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200 tons of oxygen coming to Bangladesh from India

200 tons of oxygen coming to Bangladesh from India

Eastern Times Correspondent, Dhaka, 26 July: Oxygen Express, a special train service set up by the Indian Railways, has embarked on its journey to Bangladesh with 200 tons of liquid medical oxygen.

In a historic moment for the two neighbouring countries, this is the first time that the service is being provided outside India.

An indent was placed on Saturday at Tata to transport 200 tons of oxygen to Benapole in Bangladesh, according to a media statement by the Indian railways ministry.

With 10 containers, the train left Tatanagar, Jharkhand on Saturday and is expected to reach Benapole on Sunday.

Oxygen Expresses were introduced during the peak of the second wave of the Covid-19 pandemic in India when many states were grappling with shortage of oxygen supply. Some 480 trains have transported more than 35,000 tons of medical oxygen to 15 states since the service started its operations on April 24 this year.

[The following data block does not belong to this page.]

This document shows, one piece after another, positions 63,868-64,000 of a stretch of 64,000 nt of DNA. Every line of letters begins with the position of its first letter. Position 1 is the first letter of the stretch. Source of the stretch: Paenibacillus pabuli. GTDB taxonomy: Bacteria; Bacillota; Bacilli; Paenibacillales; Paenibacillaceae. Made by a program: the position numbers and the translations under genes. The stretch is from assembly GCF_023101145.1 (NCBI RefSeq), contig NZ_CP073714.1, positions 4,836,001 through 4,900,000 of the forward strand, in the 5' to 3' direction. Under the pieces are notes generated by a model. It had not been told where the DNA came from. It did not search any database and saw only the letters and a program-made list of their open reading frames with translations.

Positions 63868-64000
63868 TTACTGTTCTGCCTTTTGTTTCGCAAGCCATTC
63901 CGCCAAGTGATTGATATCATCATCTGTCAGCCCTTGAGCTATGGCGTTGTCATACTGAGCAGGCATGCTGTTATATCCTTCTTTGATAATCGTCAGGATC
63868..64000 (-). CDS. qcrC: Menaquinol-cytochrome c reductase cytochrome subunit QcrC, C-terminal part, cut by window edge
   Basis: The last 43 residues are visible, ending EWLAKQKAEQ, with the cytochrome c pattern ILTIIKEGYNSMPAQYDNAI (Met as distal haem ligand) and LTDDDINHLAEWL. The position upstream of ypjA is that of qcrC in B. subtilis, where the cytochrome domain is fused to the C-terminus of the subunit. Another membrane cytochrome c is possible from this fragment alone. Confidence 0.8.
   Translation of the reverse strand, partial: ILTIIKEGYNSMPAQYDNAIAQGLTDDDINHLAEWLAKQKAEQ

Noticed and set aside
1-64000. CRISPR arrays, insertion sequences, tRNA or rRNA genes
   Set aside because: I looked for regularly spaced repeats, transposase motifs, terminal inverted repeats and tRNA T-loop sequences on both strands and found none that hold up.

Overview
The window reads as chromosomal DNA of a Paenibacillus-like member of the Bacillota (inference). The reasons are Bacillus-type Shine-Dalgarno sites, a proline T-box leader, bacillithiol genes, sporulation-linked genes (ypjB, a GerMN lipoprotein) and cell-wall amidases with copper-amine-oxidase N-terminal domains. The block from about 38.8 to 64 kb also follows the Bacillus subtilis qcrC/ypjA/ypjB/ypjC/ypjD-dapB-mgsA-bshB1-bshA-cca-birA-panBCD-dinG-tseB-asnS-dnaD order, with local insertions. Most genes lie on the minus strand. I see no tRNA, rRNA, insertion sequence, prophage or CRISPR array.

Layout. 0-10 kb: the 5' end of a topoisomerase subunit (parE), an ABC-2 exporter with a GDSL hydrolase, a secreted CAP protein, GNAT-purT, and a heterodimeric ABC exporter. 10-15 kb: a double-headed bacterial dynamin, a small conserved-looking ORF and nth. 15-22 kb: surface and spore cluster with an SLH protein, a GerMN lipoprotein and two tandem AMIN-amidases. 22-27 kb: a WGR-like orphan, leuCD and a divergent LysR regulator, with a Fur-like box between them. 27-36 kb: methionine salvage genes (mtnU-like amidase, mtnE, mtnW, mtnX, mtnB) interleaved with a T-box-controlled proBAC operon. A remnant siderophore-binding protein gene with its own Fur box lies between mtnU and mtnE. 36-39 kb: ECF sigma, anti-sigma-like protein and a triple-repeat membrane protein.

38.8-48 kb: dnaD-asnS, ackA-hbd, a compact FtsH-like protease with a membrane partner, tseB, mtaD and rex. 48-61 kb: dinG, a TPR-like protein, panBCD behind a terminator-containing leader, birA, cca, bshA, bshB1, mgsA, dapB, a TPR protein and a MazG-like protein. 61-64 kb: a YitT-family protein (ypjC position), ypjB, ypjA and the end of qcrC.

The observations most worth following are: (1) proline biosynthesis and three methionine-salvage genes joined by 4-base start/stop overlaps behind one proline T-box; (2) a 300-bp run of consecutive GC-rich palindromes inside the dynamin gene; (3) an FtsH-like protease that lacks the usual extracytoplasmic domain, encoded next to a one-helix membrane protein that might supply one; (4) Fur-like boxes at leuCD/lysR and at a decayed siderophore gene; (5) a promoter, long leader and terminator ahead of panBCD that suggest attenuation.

Earlier on Wednesday, Bangladesh received 180 tons of liquefied medical oxygen from India carried by 11 tankers on an emergency basis.

Amid the upsurge of Covid-19 cases and deaths in Bangladesh, triggered by the Delta variant of the novel coronavirus, experts have warned that the rising trend of hospitalizations could lead to a crisis of medical oxygen.

However, health directorate chief ABM Khurshid Alam on Friday assured that Bangladesh still has enough oxygen supply and is also procuring oxygen from India.

Government hospitals in some 11 districts and upazila health complexes in at least five districts did not have central oxygen facilities as of July 21.

Sources at the hospital unit of the DGHS said the authorities had prioritized hospitals in Khulna due to the worsening Covid-19 situation in the division. The other priority hospitals are in Rajshahi and Rangpur.

The government is trying to ensure treatment for the patients in the less-affected districts with high-flow nasal cannulas, oxygen concentrators and cylinders, a DGHS spokesperson said.

It may be recalled that six people died allegedly due to an oxygen supply failure at Satkhira Medical College Hospital on June 30. They were undergoing treatment at the ICU and the CCU units of the hospital.

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